Chamonix’s Old Vine Chenin Blanc Vineyard
The vineyard was planted in 1965, some 35 years before the late Chris Hellinger bought Chamonix. He set about implementing his vision of creating a wine estate on the mountains of the Franschhoek Valley, and accordingly had to remove a lot of fruit-orchards and plant new vines, as the farm had never in its history focussed on wine production alone.
Why he decided to keep this one Chenin Blanc vineyard, nobody quite knows. Some vintages of Chenin Blanc did appear under a Chamonix label, but were always second fiddle to the Pinot Noir and Chardonnay the estate has become known for. The last bottled Chenin Blanc appeared in 2006. Current Chamonix winemaker Neil Bruwer has, however, become so infatuated with this old vineyard that an Old Vineyard Project Chenin Blanc from Chamonix will see the light in 2020.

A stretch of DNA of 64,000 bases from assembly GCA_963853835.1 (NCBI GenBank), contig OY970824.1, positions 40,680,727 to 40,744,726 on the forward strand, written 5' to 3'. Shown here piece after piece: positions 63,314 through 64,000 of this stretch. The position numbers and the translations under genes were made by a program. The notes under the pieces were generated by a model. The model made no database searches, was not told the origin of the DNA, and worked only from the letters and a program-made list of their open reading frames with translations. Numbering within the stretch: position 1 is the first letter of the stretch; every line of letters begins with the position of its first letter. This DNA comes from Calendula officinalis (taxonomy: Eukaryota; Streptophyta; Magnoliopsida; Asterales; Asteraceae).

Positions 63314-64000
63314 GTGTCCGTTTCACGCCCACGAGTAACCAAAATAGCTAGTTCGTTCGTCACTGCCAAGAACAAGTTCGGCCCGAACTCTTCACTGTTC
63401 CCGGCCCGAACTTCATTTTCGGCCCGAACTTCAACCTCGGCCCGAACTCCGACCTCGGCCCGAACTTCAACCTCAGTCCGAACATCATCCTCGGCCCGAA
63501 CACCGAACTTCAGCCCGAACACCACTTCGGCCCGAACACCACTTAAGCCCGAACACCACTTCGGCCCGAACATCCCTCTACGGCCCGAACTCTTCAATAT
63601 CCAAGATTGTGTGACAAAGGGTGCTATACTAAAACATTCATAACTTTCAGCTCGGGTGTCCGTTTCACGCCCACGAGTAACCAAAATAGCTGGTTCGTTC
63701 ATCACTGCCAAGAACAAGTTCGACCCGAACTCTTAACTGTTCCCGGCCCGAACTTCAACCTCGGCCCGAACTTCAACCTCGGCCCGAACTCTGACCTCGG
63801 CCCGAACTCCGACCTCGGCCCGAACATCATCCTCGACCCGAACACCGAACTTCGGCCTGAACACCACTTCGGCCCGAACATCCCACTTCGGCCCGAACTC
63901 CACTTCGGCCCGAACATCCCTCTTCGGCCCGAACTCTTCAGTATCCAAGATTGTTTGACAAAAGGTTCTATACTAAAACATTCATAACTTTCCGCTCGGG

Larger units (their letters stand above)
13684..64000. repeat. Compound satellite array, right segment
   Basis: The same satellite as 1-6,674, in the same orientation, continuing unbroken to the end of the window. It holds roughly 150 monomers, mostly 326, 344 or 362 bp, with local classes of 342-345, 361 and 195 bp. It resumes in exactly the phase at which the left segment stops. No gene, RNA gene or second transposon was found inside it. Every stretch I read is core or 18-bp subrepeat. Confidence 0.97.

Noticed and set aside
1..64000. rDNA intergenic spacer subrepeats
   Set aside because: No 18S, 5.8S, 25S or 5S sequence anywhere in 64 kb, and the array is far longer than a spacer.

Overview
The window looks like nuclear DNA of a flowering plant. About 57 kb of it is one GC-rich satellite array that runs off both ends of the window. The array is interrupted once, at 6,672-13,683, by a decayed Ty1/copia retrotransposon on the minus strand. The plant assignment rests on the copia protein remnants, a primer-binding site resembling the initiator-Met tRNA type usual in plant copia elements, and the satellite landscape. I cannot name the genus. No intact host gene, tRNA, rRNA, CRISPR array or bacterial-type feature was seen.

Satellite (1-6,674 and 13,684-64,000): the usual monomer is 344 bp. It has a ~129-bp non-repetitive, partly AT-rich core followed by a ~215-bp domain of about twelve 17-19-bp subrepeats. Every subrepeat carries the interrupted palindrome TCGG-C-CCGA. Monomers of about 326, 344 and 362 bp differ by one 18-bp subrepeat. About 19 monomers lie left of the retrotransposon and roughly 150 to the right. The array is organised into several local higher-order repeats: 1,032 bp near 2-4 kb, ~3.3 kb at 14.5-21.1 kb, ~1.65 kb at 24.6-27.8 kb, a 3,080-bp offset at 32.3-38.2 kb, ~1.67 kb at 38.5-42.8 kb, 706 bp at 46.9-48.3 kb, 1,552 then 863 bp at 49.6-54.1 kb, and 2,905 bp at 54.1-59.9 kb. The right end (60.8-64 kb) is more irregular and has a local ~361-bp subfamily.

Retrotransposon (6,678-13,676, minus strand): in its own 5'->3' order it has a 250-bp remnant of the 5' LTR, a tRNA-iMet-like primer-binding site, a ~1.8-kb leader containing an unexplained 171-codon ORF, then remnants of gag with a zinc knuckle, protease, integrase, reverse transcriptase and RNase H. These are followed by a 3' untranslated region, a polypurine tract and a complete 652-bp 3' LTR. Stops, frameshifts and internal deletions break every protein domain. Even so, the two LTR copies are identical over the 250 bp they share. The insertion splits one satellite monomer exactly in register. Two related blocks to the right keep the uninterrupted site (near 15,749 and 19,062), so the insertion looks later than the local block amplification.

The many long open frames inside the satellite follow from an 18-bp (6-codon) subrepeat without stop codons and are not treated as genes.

All we know of the vineyard is that it comprises a Jacquez rootstock. No mention of clones exist in our records. The vineyard is planted at 320m above sea-level in apedal soil, rich in lime and of sandstone origin. Farmed dryland, this vineyard comprises .58ha and we can count 1732 vines. Due to its elevation we can only guess what of nature’s elements it has had to endure. Pummelling rain and thrashing wind – not to mention the advances of troops of hungry baboons.
Neil Bruwer, Chamonix winemaker: “You really have to walk through the vineyard to realise how special it is. Each scion, tendril and leaf carries the characters of age, heritage and a life well-lived. These emotions are then also experienced when sampling the wine from the grapes it has offered us, delicious complexity echoing the voices of ancient soils and exposing the drinker to philosophy that says good wine is a timeless thing.”